JACKSON COUNTY, Ala. – The Jackson County jail is feeling the effects of COVID-19. Chief Deputy Rocky Harnen told News 19 it is so overcrowded, they ran out of mats for the inmates to sleep on.
They had to borrow from another nearby jail for temporary relief as they waited for a pretty expensive emergency overnight order.
But the overcrowding is also causing other issues.
“Jackson County Jail is allowed to hold about 208 inmates. For the last six or eight months we’ve been way overcrowded up to about 250 something people at one point, so we have a lot of people on the floor laying on a three-inch mat, which is ok, I guess, but we’re just so overcrowded,” said Harnen.
Harnen said most of the excess comes from Alabama Department of Corrections inmates being housed here to lessen the risk of COVID-19 getting into the prison.
But that is exactly what the Jackson County jail is also trying to do.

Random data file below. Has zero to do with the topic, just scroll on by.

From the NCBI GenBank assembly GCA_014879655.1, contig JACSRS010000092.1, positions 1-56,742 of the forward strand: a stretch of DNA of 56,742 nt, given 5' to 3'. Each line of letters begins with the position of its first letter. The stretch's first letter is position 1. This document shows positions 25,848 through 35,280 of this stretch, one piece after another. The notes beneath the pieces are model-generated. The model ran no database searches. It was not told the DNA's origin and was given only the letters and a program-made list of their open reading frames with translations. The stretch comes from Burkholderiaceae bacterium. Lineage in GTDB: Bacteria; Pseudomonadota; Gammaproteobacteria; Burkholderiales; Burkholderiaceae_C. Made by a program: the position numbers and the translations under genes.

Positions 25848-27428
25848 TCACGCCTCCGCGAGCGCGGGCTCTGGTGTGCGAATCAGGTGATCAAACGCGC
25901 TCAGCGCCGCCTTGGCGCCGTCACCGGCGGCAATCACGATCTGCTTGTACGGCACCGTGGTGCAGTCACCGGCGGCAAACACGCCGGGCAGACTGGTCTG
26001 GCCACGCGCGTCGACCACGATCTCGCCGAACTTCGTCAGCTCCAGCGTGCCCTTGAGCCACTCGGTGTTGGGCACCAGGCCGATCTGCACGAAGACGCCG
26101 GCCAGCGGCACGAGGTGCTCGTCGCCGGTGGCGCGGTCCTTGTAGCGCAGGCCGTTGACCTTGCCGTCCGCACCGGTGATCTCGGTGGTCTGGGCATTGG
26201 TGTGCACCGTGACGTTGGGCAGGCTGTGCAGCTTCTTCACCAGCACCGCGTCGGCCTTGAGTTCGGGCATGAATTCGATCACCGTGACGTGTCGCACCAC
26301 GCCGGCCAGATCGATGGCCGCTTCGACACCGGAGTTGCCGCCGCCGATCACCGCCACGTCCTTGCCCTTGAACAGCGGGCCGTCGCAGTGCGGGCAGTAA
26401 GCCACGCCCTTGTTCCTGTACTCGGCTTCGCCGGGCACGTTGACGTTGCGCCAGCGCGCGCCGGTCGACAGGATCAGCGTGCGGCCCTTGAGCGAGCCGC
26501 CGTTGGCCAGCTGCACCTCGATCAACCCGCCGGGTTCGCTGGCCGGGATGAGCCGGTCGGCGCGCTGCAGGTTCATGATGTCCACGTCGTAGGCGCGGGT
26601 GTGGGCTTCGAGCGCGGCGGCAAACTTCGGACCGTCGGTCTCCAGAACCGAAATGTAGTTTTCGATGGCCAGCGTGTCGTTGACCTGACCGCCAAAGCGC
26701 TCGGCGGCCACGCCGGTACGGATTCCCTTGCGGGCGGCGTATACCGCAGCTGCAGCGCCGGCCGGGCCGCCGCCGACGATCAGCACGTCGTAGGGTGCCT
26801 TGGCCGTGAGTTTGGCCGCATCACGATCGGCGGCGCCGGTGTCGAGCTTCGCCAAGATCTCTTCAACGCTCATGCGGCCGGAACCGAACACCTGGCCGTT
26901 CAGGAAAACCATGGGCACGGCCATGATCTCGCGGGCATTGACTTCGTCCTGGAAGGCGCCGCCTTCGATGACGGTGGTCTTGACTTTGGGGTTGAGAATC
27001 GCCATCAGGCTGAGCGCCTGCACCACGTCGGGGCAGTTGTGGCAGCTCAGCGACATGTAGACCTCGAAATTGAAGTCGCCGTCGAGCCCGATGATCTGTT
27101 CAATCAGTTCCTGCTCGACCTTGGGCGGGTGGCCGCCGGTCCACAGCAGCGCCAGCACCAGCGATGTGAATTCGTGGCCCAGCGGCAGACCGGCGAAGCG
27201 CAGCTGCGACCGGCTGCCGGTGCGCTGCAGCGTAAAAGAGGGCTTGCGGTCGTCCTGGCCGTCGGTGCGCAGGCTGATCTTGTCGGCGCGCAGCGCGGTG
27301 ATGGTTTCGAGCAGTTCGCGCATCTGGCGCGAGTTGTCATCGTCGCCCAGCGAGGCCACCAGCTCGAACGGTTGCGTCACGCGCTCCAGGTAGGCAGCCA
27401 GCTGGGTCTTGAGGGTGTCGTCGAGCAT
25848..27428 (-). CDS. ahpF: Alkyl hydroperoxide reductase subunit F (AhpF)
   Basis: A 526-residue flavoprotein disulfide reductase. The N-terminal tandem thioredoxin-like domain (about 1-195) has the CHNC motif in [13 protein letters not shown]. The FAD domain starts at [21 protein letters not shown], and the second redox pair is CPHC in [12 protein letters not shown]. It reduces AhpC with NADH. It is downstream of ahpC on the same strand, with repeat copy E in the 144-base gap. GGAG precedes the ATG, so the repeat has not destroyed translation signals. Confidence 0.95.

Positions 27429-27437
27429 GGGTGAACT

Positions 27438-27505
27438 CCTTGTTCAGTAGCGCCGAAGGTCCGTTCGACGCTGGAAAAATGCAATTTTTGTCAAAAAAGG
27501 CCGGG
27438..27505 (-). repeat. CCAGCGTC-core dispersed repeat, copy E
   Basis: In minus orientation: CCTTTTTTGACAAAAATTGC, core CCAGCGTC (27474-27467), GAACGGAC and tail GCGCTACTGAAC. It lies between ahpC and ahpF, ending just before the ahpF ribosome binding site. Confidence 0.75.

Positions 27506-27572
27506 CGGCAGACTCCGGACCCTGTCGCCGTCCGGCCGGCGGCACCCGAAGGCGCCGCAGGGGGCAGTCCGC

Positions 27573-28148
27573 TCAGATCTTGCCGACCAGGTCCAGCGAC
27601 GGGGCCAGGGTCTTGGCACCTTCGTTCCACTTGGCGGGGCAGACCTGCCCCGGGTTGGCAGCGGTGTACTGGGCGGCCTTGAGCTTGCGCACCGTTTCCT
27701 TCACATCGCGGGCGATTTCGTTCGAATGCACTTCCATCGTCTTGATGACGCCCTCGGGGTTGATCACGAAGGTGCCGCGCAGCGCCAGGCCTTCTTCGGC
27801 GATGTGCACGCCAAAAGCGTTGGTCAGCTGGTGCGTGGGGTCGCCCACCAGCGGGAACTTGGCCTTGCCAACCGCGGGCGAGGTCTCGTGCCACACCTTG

Harnen said the overcrowding is not helping the situation. “We’re trying to keep things sterilized because of COVID and it’s harder when you’ve got more people in there,” he added.
The jail is no longer able to isolate incoming inmates before putting them into the general population anymore as it did several months ago due to the overcrowding.
However, inmates are checked out by a nurse to see if they’re showing coronavirus symptoms.
“As we all know, some people are asymptomatic and if we get one person in there, then we’re liable to have 30 to 40 people to come down with COVID. Jail staff has done a great job of monitoring it and keeping it out of there but we’re just crossing our fingers every day. They’re still getting good food, good water. It’s just so overcrowded it makes things difficult. If you put 10 people in a place where you’re supposed to have 3 or 4, it can wear on you,” explained Harnen.
The overcrowding could also be causing a more hostile environment for inmates.
Harnen said he cannot be certain of the cause, but there have been more inmates on inmate assaults over the last few weeks.
He added that to help solve the problem, judges are setting lower bonds or releasing inmates on their own recognizance bonds for people charged with nonviolent misdemeanors.